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Artificial intelligence could diagnose dementia in one day

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Artificial intelligence (AI) could diagnose a suspected dementia patient the day they are assessed. The disease currently has no set test, with medics generally relying on cognitive assessments and brain scans. With it sometimes taking years to reach a diagnosis, scientists from the University of Cambridge are developing an AI system that could spot signs of the disease after a single brain scan. The system is "trained" to compare a suspected patient's brain scan against thousands of confirmed cases, with the algorithm potentially identifying signs of the disease that a neurologist could not spot. Although the technology is still in a trial stage, it could diagnose dementia years before symptoms emerge.


How artificial intelligence may spot dementia years before symptoms begin - Mental Daily

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A team of researchers at the University of Cambridge, in collaboration with the Alan Turing Institute, constructed sophisticated machine learning tools capable of detecting dementia in its early stages. Published in the journal NeuroImage: Clinical, researchers took brain scans of numerous patients who subsequently developed a neurodegenerative illness, like Alzheimer's disease. With their machine learning algorithm, researchers were able to spot structural changes in the brain. According to the study, the AI-based algorithm was more than 80 percent accurate in predicting the onset of dementia among the participants. The algorithm also predicted the speed at which cognitive function declined.


Cambridge team says AI could diagnose dementia with one scan

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Researchers at Cambridge University in the UK are trialling an artificial intelligence system that they think could spot the signs of dementia after a single brain scan. The team – led by Prof Zoe Kourtzi of the university and Alan Turing Institute – told the BBC that the AI could make it possible to start treatment earlier to slow down progression of Alzheimer's disease and other forms of dementia. The technology could be used to spot patients who are likely to have a slow decline in cognition and memory, and those that could have more rapid progression. At the moment, it can take several brain scans and a battery of other cognitive tests to diagnose dementia, a process that can take between four and 12 weeks depending on waiting lists, according to the Alzheimer's Society. The AI has been trained using thousands of brain scans from patients with dementia patients, and uses an algorithm to identify patterns that even expert neurologists cannot see, according to the BBC report.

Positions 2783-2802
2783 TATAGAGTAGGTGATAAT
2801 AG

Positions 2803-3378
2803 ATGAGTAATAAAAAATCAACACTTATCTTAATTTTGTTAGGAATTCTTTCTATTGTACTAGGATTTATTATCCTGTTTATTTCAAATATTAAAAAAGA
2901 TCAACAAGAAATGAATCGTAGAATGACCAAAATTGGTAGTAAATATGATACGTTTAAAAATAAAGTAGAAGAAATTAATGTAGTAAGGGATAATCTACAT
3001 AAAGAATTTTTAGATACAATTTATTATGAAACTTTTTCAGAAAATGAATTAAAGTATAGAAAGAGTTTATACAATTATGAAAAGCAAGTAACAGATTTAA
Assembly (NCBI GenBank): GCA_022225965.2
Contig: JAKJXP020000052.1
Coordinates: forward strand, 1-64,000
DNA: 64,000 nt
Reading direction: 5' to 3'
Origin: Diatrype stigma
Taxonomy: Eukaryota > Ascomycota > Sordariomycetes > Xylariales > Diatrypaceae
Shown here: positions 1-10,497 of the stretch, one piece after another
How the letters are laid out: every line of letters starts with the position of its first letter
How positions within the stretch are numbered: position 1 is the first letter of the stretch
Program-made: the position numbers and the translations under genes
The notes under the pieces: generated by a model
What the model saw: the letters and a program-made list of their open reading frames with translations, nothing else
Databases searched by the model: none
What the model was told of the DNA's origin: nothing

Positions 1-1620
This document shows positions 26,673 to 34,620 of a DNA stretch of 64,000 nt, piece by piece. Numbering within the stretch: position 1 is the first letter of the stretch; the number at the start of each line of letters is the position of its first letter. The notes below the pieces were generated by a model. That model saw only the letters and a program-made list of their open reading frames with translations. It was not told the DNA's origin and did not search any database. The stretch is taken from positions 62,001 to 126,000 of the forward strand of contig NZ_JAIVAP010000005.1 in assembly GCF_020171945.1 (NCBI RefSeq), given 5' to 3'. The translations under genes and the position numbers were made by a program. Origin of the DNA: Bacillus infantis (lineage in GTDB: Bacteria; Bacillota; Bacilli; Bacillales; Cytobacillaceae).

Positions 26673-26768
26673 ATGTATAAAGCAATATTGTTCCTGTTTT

Artificial Intelligence could identify dementia years before it first appears

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As supercomputers take on the mighty challenge of accelerating research in the complexities of life sciences, Artificial Intelligence (AI) is not far behind. Researchers are testing a system based on AI to detect neurological disorders like dementia in just one brain scan. As researchers begin the trial of the system, currently it takes several scans and tests to diagnose dementia. An earlier diagnosis of the disorder could be life-saving and enhance treatment strategies. The team of researchers from the University of Cambridge are hopeful that the AI system will be tested in a "real-world" clinical setting on about 500 patients, in its first year of trial.


Scientists say new AI tool could diagnose dementia from one brain scan